Dakota Nation Will Bury Sam Durant’s Scaffold

Patrick Greffin, of Minneapolis and Virgil Blacklance, from the Lower Sioux Reservatino, attending a protest near Sam Durant’s Scaffold sculpture earlier this year. Photo: Aaron Lavinsky

Following the four-day dismantling of Los Angeles–based artist Sam Durant’s sculpture Scaffold, which sparked a public outcry after it was installed in the Walker Art Center’s Sculpture Garden earlier this year, the Dakota Nation has decided to bury the controversial piece in a secret location in Minneapolis.

Before the anticipated opening of the center’s sculpture garden in June, more than one hundred American Indians called for the removal of the work, which was inspired by several gallows used in the United States between 1859 and 2006, including a former gallows in Mankato, Minnesota, where thirty-eight Dakotas were sentenced to death in 1862—the largest mass execution in US history.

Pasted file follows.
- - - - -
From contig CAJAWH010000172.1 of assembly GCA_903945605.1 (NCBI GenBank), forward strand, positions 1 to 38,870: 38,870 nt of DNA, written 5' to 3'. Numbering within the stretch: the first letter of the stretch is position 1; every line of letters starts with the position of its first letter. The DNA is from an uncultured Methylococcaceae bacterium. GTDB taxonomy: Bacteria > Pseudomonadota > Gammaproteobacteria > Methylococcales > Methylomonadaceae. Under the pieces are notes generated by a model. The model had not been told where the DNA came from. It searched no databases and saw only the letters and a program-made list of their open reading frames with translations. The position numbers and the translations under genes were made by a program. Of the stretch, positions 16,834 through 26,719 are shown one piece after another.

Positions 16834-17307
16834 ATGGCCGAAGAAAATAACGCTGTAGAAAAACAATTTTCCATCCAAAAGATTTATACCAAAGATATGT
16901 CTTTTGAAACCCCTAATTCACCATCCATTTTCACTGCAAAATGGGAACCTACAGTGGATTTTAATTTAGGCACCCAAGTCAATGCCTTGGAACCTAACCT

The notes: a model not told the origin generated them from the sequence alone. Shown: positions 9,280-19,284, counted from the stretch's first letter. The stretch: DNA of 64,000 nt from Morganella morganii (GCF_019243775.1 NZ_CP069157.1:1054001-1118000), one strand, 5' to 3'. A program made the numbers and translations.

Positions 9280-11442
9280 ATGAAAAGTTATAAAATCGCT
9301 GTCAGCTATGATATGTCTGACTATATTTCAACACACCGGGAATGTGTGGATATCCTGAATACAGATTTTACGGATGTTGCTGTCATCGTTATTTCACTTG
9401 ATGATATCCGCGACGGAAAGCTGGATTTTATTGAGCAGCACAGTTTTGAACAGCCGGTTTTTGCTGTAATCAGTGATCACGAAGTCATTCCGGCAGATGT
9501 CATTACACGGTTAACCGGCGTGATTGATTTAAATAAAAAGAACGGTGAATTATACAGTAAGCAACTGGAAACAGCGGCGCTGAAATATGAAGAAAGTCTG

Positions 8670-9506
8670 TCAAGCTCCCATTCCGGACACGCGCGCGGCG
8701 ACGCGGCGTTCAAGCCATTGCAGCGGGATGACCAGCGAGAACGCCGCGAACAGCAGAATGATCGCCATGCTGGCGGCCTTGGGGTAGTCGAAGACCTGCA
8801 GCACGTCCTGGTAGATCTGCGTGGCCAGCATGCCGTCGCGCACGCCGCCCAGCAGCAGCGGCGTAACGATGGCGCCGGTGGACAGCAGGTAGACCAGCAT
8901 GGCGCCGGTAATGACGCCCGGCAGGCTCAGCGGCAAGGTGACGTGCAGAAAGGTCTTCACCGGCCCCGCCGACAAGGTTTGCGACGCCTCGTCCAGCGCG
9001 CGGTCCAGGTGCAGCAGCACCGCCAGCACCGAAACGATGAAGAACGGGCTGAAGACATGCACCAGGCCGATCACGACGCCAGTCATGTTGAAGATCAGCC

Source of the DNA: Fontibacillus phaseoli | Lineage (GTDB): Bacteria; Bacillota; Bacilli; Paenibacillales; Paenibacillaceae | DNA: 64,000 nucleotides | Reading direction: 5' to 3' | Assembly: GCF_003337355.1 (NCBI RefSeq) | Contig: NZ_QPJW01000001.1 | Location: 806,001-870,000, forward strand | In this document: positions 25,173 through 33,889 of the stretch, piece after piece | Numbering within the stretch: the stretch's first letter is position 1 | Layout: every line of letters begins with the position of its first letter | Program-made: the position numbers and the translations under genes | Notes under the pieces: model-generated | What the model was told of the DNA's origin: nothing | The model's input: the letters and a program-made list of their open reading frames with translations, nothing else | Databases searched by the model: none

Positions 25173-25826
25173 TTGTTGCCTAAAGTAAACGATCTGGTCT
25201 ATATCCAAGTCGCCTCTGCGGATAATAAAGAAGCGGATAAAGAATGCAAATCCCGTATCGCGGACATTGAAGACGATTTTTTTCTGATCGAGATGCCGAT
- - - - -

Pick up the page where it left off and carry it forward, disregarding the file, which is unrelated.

The backlash prompted Durant and the director of the Walker Art Center, Olga Viso, to meet with several tribal members to discuss the impact of the piece on the community. They ultimately decided to let the Dakota people dismantle the work. Durant transferred his intellectual property rights for the piece over to the nation, and Viso apologized for failing to consult the Dakotas about the work beforehand. She also pledged to increase the center’s outreach to American Indian communities.


December 11, 2017

Geng Jianyi (1962–2017)

Geng Jianyi.

On December 5, the artist Geng Jianyi died of cancer in Hangzhou, China, at the age of fifty-five, HG Masters of ArtAsiaPacific reports. A founder of Pond Society, and a known figure in China’s ’85 New Wave movement, Jianyi produced work across a multitude of media during his three-decade career.